A member of the Coller School of Management Administration’s renowned faculty at TAU, Dr. Shani’s research focuses on how counterfactual emotions, anticipated or experienced, influence and bias behavioral choices. His research on information search identifies reasons that motivate people to search for useless information (e.g., why consumers compare prices of products purchased a while ago). His research about the psychological principles underpinning consumers’ economic behaviors, examines the repercussions of inserting an economic transaction mindset into a social relationship (i.e., mixing money and friendship). Last, his research seeks to unravel the link between self-deception proclivities and consumers’ choices and explain how consumers justify the purchase of products they do not really need.
Dr. Yaniv Shani
Fields of Research
I have been engaged in developing and cultivating three major streams of research: The first attempts to extend existing line of research exploring how emotions, anticipated or experienced, influence and bias behavioral choices; and how these behaviors and their outcomes may result in the regulation of emotions.
Specifically, my research on information search identifies various reasons that motivate people to search for or to avoid information. Theoretical arguments and empirical analysis experimental design conducted both in the lab as well in the field help to explain why individuals are willing to search for painful information particularly when they are likely to find it; why they would rather temporarily avoid and disregard important information that may actually be beneficial to them; and under which conditions they are more capable of evaluating the importance and the relevance of the information to their future goals.
The second line of research I am currently engaged in, aims to extend theory about the psychological principles underpinning consumers’ economic behaviors. Specifically, I examine the repercussions of inserting an economic transaction mindset into a social relationship (e.g., weddings). The third seeks to unravel the link between self-deception proclivities and consumers’ choices.
Shani, Y. (2007). Searching for Negative Information. The pains of “Suspecting the Worst” Versus the Comforts of “Knowing the Worst”. Tilburg Publishers, pp. 118, 2007
Shani, Y., Tykocinski, O., & Zeelenberg, M. (2008). When Ignorance is Not Bliss: How Distressing Uncertainty Drives the Search of Negative Information. Journal of Economic Psychology, 29, 643-653.
Shani, Y., & Zeelenberg, M. (2007). When and Why do We Want to Know? How Experienced Regret Promotes Post-Decision Information Search. Journal of Behavioral Decision Making, 20, 207-222. (lead article)
Shani, Y., Igou, E., & Zeelenberg, M. (2009). Different perspectives on unpleasant truths: How construal levels influence information search. Organizational Behavior and Human Decision Processes, 110, 36-44.
Shavit, T., Giorgetta, C., Shani, Y., & Ferlazzo, F. (2010). Using an eye tracker to examine behavioral biases in investment tasks: An experimental study. Journal of Behavioral Finance, 11, 185-194.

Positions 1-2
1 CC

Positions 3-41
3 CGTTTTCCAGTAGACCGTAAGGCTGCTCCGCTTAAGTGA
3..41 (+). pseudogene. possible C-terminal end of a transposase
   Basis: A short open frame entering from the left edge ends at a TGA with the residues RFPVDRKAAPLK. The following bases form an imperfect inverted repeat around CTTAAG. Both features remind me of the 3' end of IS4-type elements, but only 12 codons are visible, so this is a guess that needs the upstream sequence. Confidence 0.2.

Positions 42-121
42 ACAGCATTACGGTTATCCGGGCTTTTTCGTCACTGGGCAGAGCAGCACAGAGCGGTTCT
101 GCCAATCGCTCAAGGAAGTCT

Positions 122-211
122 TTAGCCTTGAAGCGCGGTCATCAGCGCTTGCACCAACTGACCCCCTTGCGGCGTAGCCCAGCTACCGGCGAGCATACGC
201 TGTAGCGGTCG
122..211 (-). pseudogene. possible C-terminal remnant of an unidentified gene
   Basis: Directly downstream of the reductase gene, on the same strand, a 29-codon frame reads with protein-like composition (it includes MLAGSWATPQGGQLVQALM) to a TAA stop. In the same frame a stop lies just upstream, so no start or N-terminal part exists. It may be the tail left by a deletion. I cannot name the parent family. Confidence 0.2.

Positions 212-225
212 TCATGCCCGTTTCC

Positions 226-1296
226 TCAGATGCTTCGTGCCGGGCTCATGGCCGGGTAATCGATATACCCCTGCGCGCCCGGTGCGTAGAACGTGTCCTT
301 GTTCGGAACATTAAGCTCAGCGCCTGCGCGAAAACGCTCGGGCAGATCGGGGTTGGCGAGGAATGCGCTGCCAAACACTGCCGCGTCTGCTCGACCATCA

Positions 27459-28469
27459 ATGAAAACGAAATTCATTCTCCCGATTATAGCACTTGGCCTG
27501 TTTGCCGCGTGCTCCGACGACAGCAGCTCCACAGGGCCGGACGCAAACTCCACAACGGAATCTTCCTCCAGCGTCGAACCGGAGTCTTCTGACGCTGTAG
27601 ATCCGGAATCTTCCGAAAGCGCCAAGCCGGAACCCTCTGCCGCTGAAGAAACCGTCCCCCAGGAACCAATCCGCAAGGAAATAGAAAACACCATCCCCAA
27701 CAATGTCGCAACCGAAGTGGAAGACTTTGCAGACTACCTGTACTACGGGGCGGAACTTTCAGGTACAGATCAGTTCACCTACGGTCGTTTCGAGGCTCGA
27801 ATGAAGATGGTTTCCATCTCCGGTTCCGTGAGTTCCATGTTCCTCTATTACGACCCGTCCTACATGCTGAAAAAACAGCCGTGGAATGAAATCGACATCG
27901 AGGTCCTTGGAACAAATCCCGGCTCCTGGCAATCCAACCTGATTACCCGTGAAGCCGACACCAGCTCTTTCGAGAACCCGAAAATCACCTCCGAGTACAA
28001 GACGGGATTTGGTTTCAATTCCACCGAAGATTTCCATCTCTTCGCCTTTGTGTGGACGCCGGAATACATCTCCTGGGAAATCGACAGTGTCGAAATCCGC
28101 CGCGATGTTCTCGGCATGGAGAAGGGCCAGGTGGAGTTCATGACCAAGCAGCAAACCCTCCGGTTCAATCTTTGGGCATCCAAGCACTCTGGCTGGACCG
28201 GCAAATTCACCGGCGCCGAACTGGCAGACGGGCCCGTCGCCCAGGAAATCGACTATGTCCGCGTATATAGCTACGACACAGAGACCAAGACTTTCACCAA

Shani, Y., Cepicka, M.C., & Shashar, N. (2011). Keeping up with the Joneses: Dolphins’ search knowledge for knowledge’s sake. Journal of Economic Psychology, 32, 418 – 424.
Shani, Y., van de Ven, N. & Zeelenberg, M. (2012). Delaying information search. Judgment and Decision Making, 7, 750-760.
Shani, Y., & Zeelenberg, M. (2012). Post-decisional information search: The pains of suspecting the worst versus the comforts of knowing the worst. Social Influence, 7, 193 - 210.
Shavit, T., Rosenboim, M. & Shani, Y. (2013) What is more important, The outcome or the probability? Applied Economics Letters, 20, 127 - 130.
Shavit, T., Rosenboim, M., & Shani, Y. (2014) Time preference and optimism bias before and after a risky activity: A field experiment, Journal of Economic Psychology, 43, 30-36.
Breugelmans, S. M., Zeelenberg, M., Gilovich, T., Huang, W. H., & Shani, Y. (2014) Generality and cultural variation in the experience of regret Emotion, 6, 1037 - 1048.
Shani, Y., Danziger, S., Zeelenberg, M. (2015) Choosing between options associated with past and future regret. (2015). Organizational Behavior and Human Decision Processes, 126, 107-114.
Barkan, R., Danziger S., & Shani, Y. (2016) Do as I say not as I do. Choice-advice differences in decisions to learn information. Journal of Economic Behavior & Organization, 125, 55-67.
Shani, Y., When Sharing Is Not Caring: Does uncertainty about bill payment method lead diners to consume more and spend more money? Journal of Behavioral Decision Making, forthcoming
“Remembering Friends as Not So Friendly in Competitive and Bargaining Social Interactions” (with Shai Danziger and David Disatnik) Journal of Behavioral Decision Making, Forthcoming
On, A., Dawson, M., & Shani, Y. Motivating Discounts: Price-Motivated Reasoning. (Being Revised for an invited revision). Marketing Science
Shani, Y., Danziger, S., Zeelenberg, M., & Disatnik, D. The Bright Side of Giving Monetary Gifts. (Being Revised for an invited revision). Journal of Consumer Research
Select Work in Progress
Bloch, Z., Shani, Y., Tykocinski, O., & Ganzach, Y. Strategic optimism.
Shani, Y., Appel, G., Shachar, R., & Danziger, S. Accidentally on purpose: How consumers manage to detach from owned products.